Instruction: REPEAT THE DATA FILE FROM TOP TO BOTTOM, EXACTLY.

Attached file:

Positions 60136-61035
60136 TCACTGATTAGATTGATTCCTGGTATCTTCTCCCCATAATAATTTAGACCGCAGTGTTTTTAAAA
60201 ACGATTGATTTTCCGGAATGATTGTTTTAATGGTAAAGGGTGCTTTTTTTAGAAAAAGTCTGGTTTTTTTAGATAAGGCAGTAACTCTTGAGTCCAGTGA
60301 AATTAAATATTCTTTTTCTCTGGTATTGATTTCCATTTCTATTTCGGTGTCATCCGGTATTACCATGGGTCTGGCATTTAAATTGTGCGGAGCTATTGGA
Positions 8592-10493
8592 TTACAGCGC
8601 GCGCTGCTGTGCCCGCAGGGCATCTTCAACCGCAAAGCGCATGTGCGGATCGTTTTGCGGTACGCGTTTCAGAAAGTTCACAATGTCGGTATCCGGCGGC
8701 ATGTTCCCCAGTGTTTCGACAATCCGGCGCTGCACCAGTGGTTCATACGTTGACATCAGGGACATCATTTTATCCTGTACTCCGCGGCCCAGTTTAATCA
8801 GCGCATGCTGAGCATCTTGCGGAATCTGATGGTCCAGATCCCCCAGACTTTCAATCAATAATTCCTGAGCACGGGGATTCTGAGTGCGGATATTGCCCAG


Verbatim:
Positions 60136-61035
60136 TCACTGATTAGATTGATTCCTGGTATCTTCTCCCCATAATAATTTAGACCGCAGTGTTTTTAAAA
60201 ACGATTGATTTTCCGGAATGATTGTTTTAATGGTAAAGGGTGCTTTTTTTAGAAAAAGTCTGGTTTTTTTAGATAAGGCAGTAACTCTTGAGTCCAGTGA
60301 AATTAAATATTCTTTTTCTCTGGTATTGATTTCCATTTCTATTTCGGTGTCATCCGGTATTACCATGGGTCTGGCATTTAAATTGTGCGGAGCTATTGGA
Positions 8592-10493
8592 TTACAGCGC
8601 GCGCTGCTGTGCCCGCAGGGCATCTTCAACCGCAAAGCGCATGTGCGGATCGTTTTGCGGTACGCGTTTCAGAAAGTTCACAATGTCGGTATCCGGCGGC
8701 ATGTTCCCCAGTGTTTCGACAATCCGGCGCTGCACCAGTGGTTCATACGTTGACATCAGGGACATCATTTTATCCTGTACTCCGCGGCCCAGTTTAATCA
8801 GCGCATGCTGAGCATCTTGCGGAATCTGATGGTCCAGATCCCCCAGACTTTCAATCAATAATTCCTGAGCACGGGGATTCTGAGTGCGGATATTGCCCAG